The San Antonio Water System still has $2.1 million in relief funds for customers with past due bills who can prove pandemic-related hardship, but they must apply by the end of September.

The number of customers behind on their water bills has dropped significantly since SAWS reinstated disconnections last fall, but the amount of money outstanding is still three times what it was pre-pandemic, SAWS Vice President of Customer Experience Mary Bailey said Tuesday during the utility’s monthly board meeting.

“It took us nearly two years to get into this situation, and it’s going to take a while to get completely out,” Bailey said. “We have made significant progress over the last nine months.”

SAWS has used about $7.9 million of the $10 million allocated by the city from its American Rescue Plan Act funds, Bailey added, which has helped roughly 16,000 customers pay off up to $700 each to the utility.

With that assistance, customers have stepped up and started paying their bills or have entered into payment plans, Bailey said. For the first six months of 2022, customer receipts are up $40 million, or 10% more than the same period in 2021, she said.

After the utility expanded eligibility to automatically qualified customers living in the city’s lowest-income census tracts, it was able to help another 13,000 customers just since May.

The utility’s COVID-19 relief plan, approved by the SAWS board last September, has also played a role in getting customers back on track, Bailey said.

About 1,000 customers have received leak adjustments, which in turn has relieved about $1.8 million in debt, and more than 7,000 customers who were automatically enrolled in a 48-month payment plan have now “satisfied their obligation under those plans,” she said.

SAWS efforts stand in juxtaposition to CPS Energy, which has also seen the number of past-due customers shrink since resuming disconnections last fall, but has seen the amount it is owed continue to rise.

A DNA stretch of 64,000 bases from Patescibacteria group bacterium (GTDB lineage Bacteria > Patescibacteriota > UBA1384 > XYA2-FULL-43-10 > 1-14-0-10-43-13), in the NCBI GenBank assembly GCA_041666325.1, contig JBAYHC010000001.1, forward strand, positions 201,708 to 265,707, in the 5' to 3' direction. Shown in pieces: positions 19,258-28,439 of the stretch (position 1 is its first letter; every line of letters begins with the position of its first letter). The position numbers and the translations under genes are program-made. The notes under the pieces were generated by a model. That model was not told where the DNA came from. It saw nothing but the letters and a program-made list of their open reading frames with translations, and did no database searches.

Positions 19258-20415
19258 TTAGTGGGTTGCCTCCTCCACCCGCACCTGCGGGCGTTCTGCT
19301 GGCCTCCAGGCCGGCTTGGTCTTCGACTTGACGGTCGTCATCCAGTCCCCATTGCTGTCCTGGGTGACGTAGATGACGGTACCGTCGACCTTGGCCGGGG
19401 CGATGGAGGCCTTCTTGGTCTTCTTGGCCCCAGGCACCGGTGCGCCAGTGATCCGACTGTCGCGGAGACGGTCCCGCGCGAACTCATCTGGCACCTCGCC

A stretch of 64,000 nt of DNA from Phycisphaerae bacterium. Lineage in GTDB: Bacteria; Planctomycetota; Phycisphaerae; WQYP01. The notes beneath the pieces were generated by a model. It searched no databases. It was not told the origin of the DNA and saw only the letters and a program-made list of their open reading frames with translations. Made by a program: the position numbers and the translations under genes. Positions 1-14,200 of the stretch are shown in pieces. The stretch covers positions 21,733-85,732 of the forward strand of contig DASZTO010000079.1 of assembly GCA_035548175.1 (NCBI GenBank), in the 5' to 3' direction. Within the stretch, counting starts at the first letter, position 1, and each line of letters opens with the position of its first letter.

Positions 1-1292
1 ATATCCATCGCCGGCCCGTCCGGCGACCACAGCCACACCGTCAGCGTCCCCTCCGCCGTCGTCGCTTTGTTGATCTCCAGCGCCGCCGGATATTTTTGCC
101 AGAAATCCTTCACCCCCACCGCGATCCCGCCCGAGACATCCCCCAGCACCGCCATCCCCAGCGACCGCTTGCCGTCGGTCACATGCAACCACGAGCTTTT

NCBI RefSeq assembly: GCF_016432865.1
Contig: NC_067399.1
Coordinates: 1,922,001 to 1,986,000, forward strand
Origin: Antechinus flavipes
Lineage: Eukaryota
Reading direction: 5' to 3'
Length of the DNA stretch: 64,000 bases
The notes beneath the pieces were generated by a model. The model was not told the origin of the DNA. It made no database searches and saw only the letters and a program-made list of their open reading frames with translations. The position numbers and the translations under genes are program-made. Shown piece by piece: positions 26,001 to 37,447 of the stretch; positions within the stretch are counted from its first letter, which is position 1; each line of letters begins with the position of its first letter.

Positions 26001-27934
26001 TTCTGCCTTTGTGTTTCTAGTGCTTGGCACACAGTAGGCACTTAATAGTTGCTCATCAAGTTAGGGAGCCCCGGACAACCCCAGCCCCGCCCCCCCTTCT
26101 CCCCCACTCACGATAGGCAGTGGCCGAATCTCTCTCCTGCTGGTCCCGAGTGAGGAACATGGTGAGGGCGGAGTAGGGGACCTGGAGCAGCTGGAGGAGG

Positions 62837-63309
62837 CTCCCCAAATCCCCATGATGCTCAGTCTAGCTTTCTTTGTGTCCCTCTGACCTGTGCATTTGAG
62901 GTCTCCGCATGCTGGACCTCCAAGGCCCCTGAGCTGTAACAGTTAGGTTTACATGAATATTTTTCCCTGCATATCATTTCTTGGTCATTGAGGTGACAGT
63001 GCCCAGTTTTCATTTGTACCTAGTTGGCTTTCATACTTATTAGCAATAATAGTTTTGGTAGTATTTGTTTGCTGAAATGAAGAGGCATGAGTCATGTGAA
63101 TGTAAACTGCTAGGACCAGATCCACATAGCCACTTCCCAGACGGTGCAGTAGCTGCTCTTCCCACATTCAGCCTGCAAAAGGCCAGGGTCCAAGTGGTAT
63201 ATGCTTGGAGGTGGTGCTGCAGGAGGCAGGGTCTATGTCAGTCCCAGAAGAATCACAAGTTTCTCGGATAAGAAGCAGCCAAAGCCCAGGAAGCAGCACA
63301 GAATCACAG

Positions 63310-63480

Bailey noted that extreme heat and higher prices for natural gas have pushed CPS Energy bills higher; water bills have risen somewhat because of the weather, she said, but not by the same rate.

She also said SAWS has successfully communicated to customers that they have plenty of assistance available.

“I think our customers have understood that they need to work with us and we will work with them to get it taken care of,” Bailey said.

San Antonio residents enrolled in a payment plan or affordability program with SAWS who can show proof of hardship caused by the coronavirus pandemic are eligible for up to $700 from the remaining $2.1 million.

SAWS also offers assistance through the federal Low-Income Housing Water Assistance Program. SAWS has $6.7 million available for that program, but it must be issued by Sept. 30, 2023. Eligible residents must reside in Bexar County, and earn at or below 150% of the federal poverty level.

Also Tuesday, SAWS’ board took steps toward withdrawing from Kendall County, by selling certain water and sewer “certificates of convenience and necessity,” to a private water company. CNNs define the areas where SAWS must provide service if requested.

Currently, SAWS has no customers in Kendall County. After receiving a request for service for a new development that would have required millions in additional infrastructure, the utility began discussing divesting itself from the county.

Under the agreement approved Tuesday, water company SJWTX Inc. will pay roughly $50,000 to acquire the certificates. The San Antonio City Council must also approve the move, as will the state’s public utilities commission.

Lindsey Carnett covers the environment, science and utilities for the San Antonio Report. A native San Antonian, she graduated from Texas A&M University in 2016 with a degree in telecommunication media...